J. Luo, M. Haller, H. Li, T.-D. Kim and A.K.-Y. Jen

      Version of Record online: 7 OCT 2003 | DOI: 10.1002/adma.200305202

      A nonlinear optical polymer, which is thermoreversibly crosslinkable (see Figure), has been developed to overcome the nonlinearity–stability trade-off in poled polymers. High poling efficiency has been achieved after controlled, mild lattice hardening via the Diels–Alder crosslinking reaction. The resulting material exhibits a large electro-optic coefficient (r33 = 76 pm V–1 at 1.3 μm) and excellent temporal stability.

    15. Nanoparticle Inks for Directed Assembly of Three-Dimensional Periodic Structures (pages 1639–1643)

      Q. Li and J.A. Lewis

      Version of Record online: 7 OCT 2003 | DOI: 10.1002/adma.200305413

      Colloidal inks, comprised of concentrated barium titanate nanoparticle gels, were directly assembled via a robotically controlled deposition technique. 3D periodic lattices were created through layer-by-layer patterning of parallel rods, whose periodicity far exceeded the dimension of the nanoparticle building blocks. The Figure shows a scanning electron microscopy image of a 3D periodic lattice (top view).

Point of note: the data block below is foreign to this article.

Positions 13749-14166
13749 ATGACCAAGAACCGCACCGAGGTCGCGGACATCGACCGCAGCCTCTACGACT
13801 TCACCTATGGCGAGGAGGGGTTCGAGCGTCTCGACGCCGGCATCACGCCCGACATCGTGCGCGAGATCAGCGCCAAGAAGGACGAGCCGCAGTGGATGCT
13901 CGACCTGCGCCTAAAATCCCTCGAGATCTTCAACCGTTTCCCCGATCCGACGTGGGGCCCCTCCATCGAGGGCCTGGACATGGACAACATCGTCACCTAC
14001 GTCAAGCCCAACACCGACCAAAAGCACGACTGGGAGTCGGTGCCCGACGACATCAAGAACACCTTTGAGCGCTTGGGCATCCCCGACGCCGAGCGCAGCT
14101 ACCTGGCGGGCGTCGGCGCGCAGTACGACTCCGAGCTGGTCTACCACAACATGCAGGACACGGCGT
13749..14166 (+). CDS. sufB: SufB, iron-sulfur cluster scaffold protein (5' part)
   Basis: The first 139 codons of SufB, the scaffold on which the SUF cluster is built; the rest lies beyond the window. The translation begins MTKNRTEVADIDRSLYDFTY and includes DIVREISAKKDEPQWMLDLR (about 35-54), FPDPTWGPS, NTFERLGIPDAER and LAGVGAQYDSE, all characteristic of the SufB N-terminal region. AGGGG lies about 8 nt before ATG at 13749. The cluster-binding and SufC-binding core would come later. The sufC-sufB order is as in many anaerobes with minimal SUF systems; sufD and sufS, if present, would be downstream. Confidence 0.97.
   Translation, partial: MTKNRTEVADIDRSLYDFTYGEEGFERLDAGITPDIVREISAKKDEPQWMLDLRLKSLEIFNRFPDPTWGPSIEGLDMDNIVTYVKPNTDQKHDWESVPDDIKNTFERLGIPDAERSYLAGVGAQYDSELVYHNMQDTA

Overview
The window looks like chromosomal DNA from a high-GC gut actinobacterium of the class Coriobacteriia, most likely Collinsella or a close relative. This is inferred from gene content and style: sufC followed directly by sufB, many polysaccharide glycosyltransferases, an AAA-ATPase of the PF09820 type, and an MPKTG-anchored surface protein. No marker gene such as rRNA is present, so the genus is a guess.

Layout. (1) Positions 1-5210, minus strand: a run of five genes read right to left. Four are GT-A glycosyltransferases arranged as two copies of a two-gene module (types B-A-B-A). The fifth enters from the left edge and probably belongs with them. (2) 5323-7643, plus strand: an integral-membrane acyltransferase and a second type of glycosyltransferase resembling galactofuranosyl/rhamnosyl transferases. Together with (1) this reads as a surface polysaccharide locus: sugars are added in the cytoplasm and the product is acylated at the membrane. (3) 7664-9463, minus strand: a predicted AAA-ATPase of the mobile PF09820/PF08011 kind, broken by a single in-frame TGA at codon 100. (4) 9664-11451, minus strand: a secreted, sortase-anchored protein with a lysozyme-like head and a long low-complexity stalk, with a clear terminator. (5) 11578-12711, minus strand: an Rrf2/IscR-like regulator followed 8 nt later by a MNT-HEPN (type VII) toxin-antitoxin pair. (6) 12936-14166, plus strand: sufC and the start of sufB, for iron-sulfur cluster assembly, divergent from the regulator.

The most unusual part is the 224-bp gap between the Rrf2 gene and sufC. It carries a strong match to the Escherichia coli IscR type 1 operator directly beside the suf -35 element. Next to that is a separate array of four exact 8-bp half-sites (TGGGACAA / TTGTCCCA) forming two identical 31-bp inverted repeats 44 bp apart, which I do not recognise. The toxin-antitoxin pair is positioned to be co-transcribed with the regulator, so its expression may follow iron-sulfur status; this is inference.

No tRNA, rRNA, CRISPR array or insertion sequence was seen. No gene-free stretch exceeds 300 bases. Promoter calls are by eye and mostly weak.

16. Self-Assembled Electroluminescent Polymers Derived from Terpyridine-Based Moieties (pages 1643–1647)

      S.-C. Yu, C.-C. Kwok, W.-K. Chan and C.-M. Che

      Version of Record online: 7 OCT 2003 | DOI: 10.1002/adma.200305002

      A family of self-assembled zinc terpyridyl polymers that exhibit emission colors ranging from violet to yellow (see Figure) with high photoluminescence (PL) quantum yields has been developed. These polymers are promising light-emitting materials for electroluminescent (EL) devices, and the EL of the Zn terpyridyl polymer in the blue region is particularly desirable.

      Corrected by:

      Correction: Self-Assembled Electroluminescent Polymers Derived from Terpyridine-Based Moieties

      Vol. 18, Issue 2, 246, Version of Record online: 11 JAN 2006